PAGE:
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News this week in Android covered a luxury Tag Heuer smartwatch, Google fixes a nasty memory leak in Android 5.1, and get a 2-in-1 for as little as $39.
Google has fixed a severe memory leak issue affecting the latest version of Android 5.0 Lollipop.
Samsung's home-grown ARM-based System on a Chip, display technology and flash memory will provide the vertical integration to make full-size Android tablets cheaper than ever.
Ads have emerged suggesting Google is getting ready to offer a version of its low-cost Nexus 7 tablet with 32GB of storage, but for almost the same price as the existing 16GB version.
Evernote continues to roll out their application suite across multiple platforms and today we see the launch of Evernote Food for Android.
It is free, fastest, most convenient Android System Optimization Software. It enhances the performance of device by cleaning unnecessary...
Primate Labs' recently released a online charts for its Geekbench Browser for iOS and Android devices. The charts presents comparisons of processor and memory benchmark tests submitted by Geekbench app users.
Chris Zeigler posted an amazing history of the Android operating system and I am sure mobile enthusiasts will enjoy this walk down memory lane.
SciMark Processors is a software pack in SciMark serials to quickly measure computing power of a processor system by executing its...
Cupertino's newest handset, essentially an iPhone 4 with better components including processor, camera and memory, will help it compete better with Android and Windows Phone but nothing to "blow customers away", analyst notes.
Linaro and Samsung have announced a low cost board for developers keen on rapidly prototypying Linux and Android applications on ARM.The Origen board, announced on Monday, contains a 45nm dual-core 1GHz ARM Cortex-A9 CPU, a multi-core Mali400GPU and 1GB of DDR3 memory.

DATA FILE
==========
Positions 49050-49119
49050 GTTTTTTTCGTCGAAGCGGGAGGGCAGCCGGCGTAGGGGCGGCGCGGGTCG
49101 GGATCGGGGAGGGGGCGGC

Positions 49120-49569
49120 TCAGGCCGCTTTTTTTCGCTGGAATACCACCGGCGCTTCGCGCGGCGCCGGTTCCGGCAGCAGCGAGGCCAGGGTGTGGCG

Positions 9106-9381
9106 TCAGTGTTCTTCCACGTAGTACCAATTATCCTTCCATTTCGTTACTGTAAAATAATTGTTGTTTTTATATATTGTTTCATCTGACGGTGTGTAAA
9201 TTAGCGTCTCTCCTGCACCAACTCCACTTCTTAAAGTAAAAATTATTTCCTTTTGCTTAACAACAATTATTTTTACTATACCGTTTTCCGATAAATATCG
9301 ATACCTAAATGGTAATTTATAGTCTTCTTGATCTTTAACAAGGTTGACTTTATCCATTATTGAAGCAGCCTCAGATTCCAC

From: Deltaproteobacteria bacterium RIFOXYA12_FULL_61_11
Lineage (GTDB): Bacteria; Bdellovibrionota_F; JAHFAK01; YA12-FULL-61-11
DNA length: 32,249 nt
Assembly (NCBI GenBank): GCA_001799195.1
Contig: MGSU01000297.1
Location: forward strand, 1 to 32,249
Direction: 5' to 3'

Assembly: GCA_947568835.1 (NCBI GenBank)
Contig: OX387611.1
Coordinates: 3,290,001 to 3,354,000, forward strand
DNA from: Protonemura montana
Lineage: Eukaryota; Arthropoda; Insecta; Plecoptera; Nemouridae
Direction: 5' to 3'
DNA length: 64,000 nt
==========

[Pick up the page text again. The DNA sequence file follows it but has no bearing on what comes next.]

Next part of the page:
The fourth version of SAP's BusinessObjects data analysis software, announced Wednesday, includes in-memory computing and support for mobile devices like the iPad.
The high-risk defects in the Android kernel included memory corruption flaws, memory illegal accesses and resource leaks.
Verizon customers have an incredible new smartphone choice today as the HTC Droid Incredible finally hit retail stores. The sexy, black and red device sports the fastest processor, the best screen, and the most usable memory of any other Android device currently available.
The Android platform has come of age in the Hero. HTC's Sense interface is superbly implemented, the device itself is intuitive to use, and the software is largely well thought-out. We'd have liked more internal memory, longer battery life and a better camera though.
I wrote up a comprehensive review of the T-Mobile G1 back in October and use the device a few times a month to see what is new and interesting in the Android space. I LOVE the notifications on the Android platform and this feature alone is almost compelling enough for me to suffer through the poor battery life and miserable memory management issues. I think the current hardware is targeted more at the mobile phone geek rather than the end consumer, but was pleased to read that three new HTC Android devices will arrive in 2009.